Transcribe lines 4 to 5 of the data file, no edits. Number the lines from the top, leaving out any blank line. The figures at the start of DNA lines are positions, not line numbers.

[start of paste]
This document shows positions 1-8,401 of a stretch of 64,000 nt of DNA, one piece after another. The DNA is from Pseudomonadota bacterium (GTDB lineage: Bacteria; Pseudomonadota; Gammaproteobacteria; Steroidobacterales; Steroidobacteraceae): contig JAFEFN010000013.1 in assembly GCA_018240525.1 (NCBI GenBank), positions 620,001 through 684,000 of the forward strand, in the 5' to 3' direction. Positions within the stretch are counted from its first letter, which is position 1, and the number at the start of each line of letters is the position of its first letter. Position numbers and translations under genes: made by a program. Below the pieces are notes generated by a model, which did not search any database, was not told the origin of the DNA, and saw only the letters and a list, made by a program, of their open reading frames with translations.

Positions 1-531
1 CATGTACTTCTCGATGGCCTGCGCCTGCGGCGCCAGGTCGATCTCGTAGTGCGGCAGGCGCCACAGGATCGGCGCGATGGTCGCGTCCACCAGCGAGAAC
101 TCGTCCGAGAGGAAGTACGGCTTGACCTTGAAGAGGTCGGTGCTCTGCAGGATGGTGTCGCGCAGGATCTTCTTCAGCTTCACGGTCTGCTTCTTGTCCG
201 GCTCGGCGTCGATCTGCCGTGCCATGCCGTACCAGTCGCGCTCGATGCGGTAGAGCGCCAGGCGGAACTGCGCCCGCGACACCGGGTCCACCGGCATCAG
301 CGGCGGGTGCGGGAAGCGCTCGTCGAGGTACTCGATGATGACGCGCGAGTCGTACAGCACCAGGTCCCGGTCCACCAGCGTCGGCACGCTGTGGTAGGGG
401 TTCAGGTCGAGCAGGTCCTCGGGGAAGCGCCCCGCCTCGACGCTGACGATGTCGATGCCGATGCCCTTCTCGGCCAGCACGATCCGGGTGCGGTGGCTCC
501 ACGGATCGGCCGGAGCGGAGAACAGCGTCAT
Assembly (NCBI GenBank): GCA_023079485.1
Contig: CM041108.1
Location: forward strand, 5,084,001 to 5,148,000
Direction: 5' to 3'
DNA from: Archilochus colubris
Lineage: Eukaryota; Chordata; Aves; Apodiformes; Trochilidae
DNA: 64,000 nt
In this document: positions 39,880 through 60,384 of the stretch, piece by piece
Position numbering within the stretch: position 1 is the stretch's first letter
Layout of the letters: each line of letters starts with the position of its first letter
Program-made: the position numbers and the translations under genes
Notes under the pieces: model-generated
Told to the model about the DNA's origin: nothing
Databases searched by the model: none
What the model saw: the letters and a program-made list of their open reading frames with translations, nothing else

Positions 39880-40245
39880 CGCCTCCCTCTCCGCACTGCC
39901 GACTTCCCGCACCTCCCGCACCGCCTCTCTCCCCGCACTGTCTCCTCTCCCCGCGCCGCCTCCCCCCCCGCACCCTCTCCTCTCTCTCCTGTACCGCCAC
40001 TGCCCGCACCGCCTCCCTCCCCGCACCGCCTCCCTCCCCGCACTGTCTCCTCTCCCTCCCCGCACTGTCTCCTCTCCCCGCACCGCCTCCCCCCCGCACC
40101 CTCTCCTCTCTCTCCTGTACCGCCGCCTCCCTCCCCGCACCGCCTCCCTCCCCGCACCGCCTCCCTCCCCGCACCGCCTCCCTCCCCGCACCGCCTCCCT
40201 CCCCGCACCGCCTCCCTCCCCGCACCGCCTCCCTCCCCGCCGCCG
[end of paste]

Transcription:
101 TCGTCCGAGAGGAAGTACGGCTTGACCTTGAAGAGGTCGGTGCTCTGCAGGATGGTGTCGCGCAGGATCTTCTTCAGCTTCACGGTCTGCTTCTTGTCCG
201 GCTCGGCGTCGATCTGCCGTGCCATGCCGTACCAGTCGCGCTCGATGCGGTAGAGCGCCAGGCGGAACTGCGCCCGCGACACCGGGTCCACCGGCATCAG